Often I read about a book on a blog that I like. So I always check out things Neil Gaiman loves but I don’t always enjoy them. But then I found out about Caitlìn Kiernan though him, and her books are marvelous. And Dave McKean.

There are other blogs that I love to read but if they recommend a book I’m rather certain to not like it. And just now I’m thinking that often it is because I don’t read in German. Which, yes, is rather strange. I don’t think it’s because of the language, I think it might have to do with the publishing industry here, and with the fact that I don’t usually enjoy literary fiction.

A rather unexpected source of book recommendations has turned out to be ravelry, the social networking site for knitters. It turns out that a lot of knitters, spinners, weavers, and crocheters like books as well as textiles, and not only books about textiles but about other things as well.

And only when one of my trusted sources recommends a bestseller to me am I willing to look at it because usually I don’t like bestsellers at all. And I can’t say why.

And all of this is a very long way to say where I get ideas about what book to read next. And I tend to keep lists, and so when someone mentions a book that sounds interesting I make a note of it. And then I download a sample to my ebook reader, and then I decide if I might like it enough to buy it. And so I’ve ended up downloading these books since two days ago:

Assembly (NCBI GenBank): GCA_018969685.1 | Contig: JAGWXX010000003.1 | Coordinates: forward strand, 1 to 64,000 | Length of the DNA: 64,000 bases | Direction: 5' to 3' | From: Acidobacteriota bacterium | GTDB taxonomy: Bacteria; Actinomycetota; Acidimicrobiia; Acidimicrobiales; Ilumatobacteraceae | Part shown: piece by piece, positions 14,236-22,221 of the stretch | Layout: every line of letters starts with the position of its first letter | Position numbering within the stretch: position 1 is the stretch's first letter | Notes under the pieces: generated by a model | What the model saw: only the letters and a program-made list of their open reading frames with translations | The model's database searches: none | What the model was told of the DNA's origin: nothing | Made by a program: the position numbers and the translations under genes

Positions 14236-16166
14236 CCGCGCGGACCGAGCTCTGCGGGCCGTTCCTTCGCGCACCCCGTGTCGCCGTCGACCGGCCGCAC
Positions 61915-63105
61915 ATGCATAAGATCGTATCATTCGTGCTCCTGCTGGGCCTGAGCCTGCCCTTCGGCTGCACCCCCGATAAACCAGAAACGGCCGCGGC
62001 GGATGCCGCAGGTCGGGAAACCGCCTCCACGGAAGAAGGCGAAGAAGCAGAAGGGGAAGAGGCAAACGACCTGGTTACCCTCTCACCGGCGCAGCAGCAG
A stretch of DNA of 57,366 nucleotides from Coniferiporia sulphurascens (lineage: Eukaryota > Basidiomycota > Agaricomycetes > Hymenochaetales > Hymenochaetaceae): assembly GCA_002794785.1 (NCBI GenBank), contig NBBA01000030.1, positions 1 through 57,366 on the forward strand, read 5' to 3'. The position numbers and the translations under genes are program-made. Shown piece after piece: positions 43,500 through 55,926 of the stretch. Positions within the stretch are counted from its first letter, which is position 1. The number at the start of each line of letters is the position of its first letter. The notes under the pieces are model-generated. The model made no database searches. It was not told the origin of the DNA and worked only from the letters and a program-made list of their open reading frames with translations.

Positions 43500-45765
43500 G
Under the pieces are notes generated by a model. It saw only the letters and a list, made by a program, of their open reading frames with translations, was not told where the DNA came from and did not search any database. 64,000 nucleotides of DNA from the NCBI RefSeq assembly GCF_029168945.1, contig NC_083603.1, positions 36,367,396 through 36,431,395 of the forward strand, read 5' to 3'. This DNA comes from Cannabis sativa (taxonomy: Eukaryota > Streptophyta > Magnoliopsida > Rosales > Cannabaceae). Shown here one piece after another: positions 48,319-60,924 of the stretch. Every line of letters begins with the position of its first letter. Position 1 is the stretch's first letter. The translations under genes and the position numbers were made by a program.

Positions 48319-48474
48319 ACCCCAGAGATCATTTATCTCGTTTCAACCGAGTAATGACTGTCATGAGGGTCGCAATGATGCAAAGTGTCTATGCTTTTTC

• Flatland (recommendation on ravelry)
  • The Code of the Woosters (recommendation from the blog post mentioned above that reminded me that I like P.G. Wodehouse)
  • Her Royal Spyness (review by Winterkatze)
  • Into the Woods (I had it pre-ordered because I love Kim Harrison)
  • Digitale Demenz (I met a guy on Sunday who recommended this. I think I might buy and read it just to hate the book and think about ways the author is wrong.)
  • A Blink on the Screen (I buy just about everything by Terry Pratchett.)
  • Howl’s Moving Castle (recommendation through ravelry that reminded me that Neil Gaiman spoke highly of Diana Wynne Jones)

Never mind that I have about 80 unread ebooks, and about 20 unread paper books flying around the house. I’m always afraid I will somehow get back to the abysmal times of my childhood when all I had where about three books that I knew by heart, and a library that held less books than the house I live in now.

Or the times when every book I wanted to read in English had to be ordered specifically, and was really expensive, and took about two months to get my hands on.

I do love living in the future.

So. Where do you get your book recommendations from? Or are you one of those people who tell me they don’t have the time to read? Whatever that means.

  One Response to “On finding books to read”

  1. I have had poor results from recommendations as well, yet I still make them to other people, with modest success. I read very fast so I find books by browsing in bookshops and if a story appeals, I will buy it. Sometimes I find reviews online that tell me enough about the book to get me to look at it. Some authors are fairly reliable.